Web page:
Encyclopedia of Clinical Neuropsychology

2018 Edition
| Editors: Jeffrey S. Kreutzer, John DeLuca, Bruce Caplan

Goodglass, Harold (1920–2002)

  • John P. Ryan
  • Tricia Z. KingEmail author
Reference work entry
DOI: https://doi.org/10.1007/978-3-319-57111-9_621

Major Appointments

  • National Veterans Aphasic Center, Framingham, MA

  • Director of the National Institutes of Health Aphasia Research Center (1969–1996)

  • Professor of Neurology (Neuropsychology), Boston University School of Medicine

  • President, American Psychological Association Division 40 (Clinical Neuropsychology, 1979–1980)

  • Editorial Board, Cortex, Brain and Language

Major Honors and Awards

  • Editor’s Award (Journal of Speech and Hearing Research, 1970)

  • Career Contribution Award (Massachusetts Psychological Association, 1980)

  • Distinguished Career Award (American Speech/Language and Hearing Association, 1982)

  • Career Contribution Award (American Board of Professional Psychology, 1993)

  • Gold Medal Award for Life Achievement in the Application of Psychology (American Psychological Association, 1996)

Landmark Clinical, Scientific, and Professional Contributions

  • Upon earning his Ph.D. in Clinical Psychology, Goodglass was the first psychologist at the National Veterans Aphasic Center in...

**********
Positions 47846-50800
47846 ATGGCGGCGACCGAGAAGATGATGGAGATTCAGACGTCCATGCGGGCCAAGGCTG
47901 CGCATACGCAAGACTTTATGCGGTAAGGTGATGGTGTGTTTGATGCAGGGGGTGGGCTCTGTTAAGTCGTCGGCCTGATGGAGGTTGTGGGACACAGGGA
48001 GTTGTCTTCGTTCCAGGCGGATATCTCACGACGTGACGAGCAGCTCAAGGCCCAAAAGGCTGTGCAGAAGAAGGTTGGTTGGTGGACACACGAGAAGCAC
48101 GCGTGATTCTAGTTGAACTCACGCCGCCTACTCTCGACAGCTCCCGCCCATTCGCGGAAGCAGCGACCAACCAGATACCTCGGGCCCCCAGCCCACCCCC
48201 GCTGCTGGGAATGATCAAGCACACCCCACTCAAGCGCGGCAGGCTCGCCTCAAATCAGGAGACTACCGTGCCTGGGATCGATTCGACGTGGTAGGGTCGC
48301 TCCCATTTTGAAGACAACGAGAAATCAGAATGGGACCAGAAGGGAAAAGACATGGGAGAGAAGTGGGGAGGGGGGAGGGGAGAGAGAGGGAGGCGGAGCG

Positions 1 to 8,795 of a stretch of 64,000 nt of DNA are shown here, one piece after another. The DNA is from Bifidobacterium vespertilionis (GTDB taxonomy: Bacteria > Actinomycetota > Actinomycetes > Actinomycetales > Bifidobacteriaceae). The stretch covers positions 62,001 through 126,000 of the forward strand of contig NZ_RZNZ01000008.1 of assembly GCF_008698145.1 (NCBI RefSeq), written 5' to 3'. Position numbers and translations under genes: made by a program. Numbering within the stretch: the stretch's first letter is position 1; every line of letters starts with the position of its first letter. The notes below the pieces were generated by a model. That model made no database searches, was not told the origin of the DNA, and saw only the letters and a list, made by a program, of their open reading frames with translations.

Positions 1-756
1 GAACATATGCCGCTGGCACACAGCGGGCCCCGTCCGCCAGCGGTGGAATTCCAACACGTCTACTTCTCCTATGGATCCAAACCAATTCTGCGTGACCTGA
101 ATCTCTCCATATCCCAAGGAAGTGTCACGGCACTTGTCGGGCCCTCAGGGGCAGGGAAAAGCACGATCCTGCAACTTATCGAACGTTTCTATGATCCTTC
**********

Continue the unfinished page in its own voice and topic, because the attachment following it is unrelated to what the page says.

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References and Readings

  1. Goodglass, H. (1993). Understanding aphasia. San Diego: Academic.Google Scholar
  2. Goodglass, H., & Blumenstein, S. (1973). Psycholinguistics and aphasia. Baltimore: Johns Hopkins University Press.Google Scholar
  3. Goodglass, H., & Kaplan, E. (1983). Assessment of aphasia and related disorders (2nd ed.). Philadelphia: Lea & Febiger.Google Scholar
  4. Goodglass, H., & Menn, L. (1985). Is agrammatism a unitary phenomenon? In M. L. Kean (Ed.), Agrammatism. San Diego: Academic.Google Scholar
  5. Goodglass, H., & Quadfasel, F. A. (1954). Language laterality in left-handed aphasics. Brain, 77, 521–548.PubMedCrossRefPubMedCentralGoogle Scholar
  6. Goodglass, H., Quadfasel, F. A., & Timberlake, W. H. (1964). Phrase length and the type and severity of aphasia. Cortex, 1, 133–153.CrossRefGoogle Scholar
  7. Goodglass, H., Klein, B., Carey, P., & Jones, K. (1966). Specific semantic word categories in aphasia. Cortex, 2, 74–89.CrossRefGoogle Scholar
  8. Goodglass, H., Fodor, I. G., & Schulhoff, C. (1970). Prosodic factors in grammar: Evidence from aphasia. Journal of Speech and Hearing Research, 10, 5–20.CrossRefGoogle Scholar

Copyright information

© Springer International Publishing AG, part of Springer Nature 2018

Authors and Affiliations

  1. 1.Department of PsychiatryUniversity of PittsburghPittsburghUSA
  2. 2.Department of Psychology and the Neuroscience InstituteGeorgia State UniversityAtlantaUSA